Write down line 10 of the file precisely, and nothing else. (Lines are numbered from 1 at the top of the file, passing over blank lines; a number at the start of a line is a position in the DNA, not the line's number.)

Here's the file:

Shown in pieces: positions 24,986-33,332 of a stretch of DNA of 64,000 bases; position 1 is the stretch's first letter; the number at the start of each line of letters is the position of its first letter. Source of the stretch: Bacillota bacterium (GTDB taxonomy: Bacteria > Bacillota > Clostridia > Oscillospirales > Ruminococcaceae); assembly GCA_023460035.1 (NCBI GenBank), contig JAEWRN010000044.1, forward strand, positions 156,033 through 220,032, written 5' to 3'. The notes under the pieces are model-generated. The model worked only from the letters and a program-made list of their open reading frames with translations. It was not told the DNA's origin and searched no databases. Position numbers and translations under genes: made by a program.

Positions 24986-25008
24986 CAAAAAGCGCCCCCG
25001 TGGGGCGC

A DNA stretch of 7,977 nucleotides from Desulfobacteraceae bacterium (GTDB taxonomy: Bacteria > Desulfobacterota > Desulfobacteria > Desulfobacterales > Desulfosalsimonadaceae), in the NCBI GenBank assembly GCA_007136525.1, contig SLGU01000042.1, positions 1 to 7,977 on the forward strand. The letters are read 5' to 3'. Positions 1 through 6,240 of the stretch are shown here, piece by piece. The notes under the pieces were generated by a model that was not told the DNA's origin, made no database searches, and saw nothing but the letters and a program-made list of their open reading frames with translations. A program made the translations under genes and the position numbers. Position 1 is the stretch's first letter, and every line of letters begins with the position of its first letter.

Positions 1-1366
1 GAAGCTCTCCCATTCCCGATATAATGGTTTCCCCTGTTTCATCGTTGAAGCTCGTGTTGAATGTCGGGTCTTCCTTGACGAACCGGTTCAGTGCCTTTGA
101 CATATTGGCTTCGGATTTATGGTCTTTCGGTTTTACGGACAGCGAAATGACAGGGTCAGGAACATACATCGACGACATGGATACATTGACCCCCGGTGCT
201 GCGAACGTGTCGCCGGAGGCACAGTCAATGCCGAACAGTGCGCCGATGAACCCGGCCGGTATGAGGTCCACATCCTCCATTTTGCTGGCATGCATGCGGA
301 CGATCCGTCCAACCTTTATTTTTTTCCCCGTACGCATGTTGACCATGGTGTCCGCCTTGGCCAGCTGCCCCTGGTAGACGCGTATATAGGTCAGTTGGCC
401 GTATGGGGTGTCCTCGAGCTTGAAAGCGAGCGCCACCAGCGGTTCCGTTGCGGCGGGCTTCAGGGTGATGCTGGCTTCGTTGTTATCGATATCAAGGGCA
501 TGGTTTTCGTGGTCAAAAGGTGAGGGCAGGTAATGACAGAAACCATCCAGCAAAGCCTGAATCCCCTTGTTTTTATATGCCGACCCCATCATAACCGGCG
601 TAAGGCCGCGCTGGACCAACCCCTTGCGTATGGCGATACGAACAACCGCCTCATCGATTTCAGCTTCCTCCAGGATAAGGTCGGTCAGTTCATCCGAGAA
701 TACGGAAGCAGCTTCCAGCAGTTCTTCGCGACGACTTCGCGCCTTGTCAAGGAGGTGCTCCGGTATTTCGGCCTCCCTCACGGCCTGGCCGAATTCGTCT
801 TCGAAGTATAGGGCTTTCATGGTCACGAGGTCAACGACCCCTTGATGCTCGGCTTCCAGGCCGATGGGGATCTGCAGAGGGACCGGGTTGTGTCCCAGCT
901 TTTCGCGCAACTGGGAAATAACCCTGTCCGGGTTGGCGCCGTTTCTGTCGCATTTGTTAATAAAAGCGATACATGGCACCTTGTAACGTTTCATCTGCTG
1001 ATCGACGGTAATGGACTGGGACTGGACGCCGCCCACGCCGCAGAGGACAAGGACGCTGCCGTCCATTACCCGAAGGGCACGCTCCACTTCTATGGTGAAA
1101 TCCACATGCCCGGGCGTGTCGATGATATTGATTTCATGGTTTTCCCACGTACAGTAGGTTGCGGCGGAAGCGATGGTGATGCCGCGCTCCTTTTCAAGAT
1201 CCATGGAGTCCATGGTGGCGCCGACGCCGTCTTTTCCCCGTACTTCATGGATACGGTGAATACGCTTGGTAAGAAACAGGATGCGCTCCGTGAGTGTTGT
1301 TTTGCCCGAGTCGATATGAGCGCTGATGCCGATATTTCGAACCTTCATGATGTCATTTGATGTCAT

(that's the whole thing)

301 CGATCCGTCCAACCTTTATTTTTTTCCCCGTACGCATGTTGACCATGGTGTCCGCCTTGGCCAGCTGCCCCTGGTAGACGCGTATATAGGTCAGTTGGCC